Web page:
King Lion put out a request for all the beasts of his kingdom to bring him their favorite treat to eat. This request was not just to get food for himself from the creatures in his kingdom. No, there is to be a reward. The King will let the one whose food pleases him the best help him rule over his kingdom. Each animal brings their own favorite dish to the King. The pig makes a truffle stew. The bear brings some sweet honey bread. Fish makes some saltwater lemonade, while sparrow makes some cherry jam. Hen cooks some fresh eggs. Fox prepares a roast goose. Rabbit thinks a carrot and clover soup would please the King. Butterfly has a sweet nectar punch. Each animal does their finest to prepare a meal they think will please King Lion the most. The animals are vying for the job to help the King rule his kingdom. Children will read about many other animals that cook, roast, bake, and prepare food for the king. In addition, readers will be surprised at which animal pleases the King the most and why. This delightful book is written in lively rhyming verses. There are beautifully portrayed illustrations. Children and adults alike will love reading this charming book. This enchanting book would also be an excellent addition to any elementary classroom. Reviewer: Cathi I. White; Ages 5 to 10.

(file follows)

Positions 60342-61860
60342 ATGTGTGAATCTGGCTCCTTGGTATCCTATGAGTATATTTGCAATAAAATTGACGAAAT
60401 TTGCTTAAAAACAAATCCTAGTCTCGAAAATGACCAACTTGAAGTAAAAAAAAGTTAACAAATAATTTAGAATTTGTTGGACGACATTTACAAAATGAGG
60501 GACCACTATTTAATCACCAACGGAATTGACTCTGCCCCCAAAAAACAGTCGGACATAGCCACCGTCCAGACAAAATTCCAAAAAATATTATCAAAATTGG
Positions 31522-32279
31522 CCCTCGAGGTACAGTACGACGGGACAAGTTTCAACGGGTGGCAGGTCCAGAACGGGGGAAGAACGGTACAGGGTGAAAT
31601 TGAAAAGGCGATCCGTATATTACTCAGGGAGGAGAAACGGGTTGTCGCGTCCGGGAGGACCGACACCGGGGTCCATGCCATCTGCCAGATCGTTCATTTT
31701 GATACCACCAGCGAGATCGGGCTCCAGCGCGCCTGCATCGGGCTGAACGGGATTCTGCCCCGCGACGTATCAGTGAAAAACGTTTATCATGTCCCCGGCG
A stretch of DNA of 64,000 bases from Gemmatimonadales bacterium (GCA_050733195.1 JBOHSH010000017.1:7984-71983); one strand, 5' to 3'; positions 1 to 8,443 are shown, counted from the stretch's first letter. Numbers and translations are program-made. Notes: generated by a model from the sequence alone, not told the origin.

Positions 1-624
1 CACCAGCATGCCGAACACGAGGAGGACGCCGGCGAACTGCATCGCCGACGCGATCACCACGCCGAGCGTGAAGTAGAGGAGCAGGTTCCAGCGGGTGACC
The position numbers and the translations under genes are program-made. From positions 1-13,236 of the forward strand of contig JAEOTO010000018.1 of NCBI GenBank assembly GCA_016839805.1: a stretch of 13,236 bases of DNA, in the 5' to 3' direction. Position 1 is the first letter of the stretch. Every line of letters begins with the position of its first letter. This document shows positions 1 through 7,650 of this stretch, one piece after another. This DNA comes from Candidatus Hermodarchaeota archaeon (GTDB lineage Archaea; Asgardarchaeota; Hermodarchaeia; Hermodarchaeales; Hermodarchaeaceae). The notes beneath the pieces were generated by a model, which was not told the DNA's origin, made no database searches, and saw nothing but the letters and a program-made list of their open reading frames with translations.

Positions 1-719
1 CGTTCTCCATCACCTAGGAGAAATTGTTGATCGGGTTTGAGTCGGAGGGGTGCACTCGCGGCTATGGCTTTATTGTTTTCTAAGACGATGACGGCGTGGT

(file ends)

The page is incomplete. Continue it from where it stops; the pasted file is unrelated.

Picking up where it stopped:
A 1912 German classic is reprinted in English for the first time in its 101-year-old history. The King of the Beasts declares that whosoever prepares for him the best dish will help him rule over the other animals in the future. In response to this challenge, each animal cooks or prepares the foods that please it best, thinking the lion will have similar tastes. From the donkey comes a prickly thistle salad, from the hedgehog come sausages made of snails, and so on. Only the clever wolf thinks to bring a single slaughtered lamb, a move that instantly makes him the lion's co-ruler. Compared in her day to Kate Greenaway and Elsa Beskow, von Olfers' simple watercolors feel more akin to Beatrix Potter thanks in part to her renderings of realistic animals performing various anthropomorphic actions. The translation does a sturdy and serviceable, if not particularly brilliant job. For example, it rhymes "the praise of the King" with "squibble-squabbling." Once children familiarize themselves with the early-20th-century design (copious white space right at the start), they may take to the story's plot. However, it is more likely that this will be far more beloved to collectors and historians than actual kids. Fun as a novelty piece, but unlikely to engage too many 21st-century readers. (Picture book. 4-8)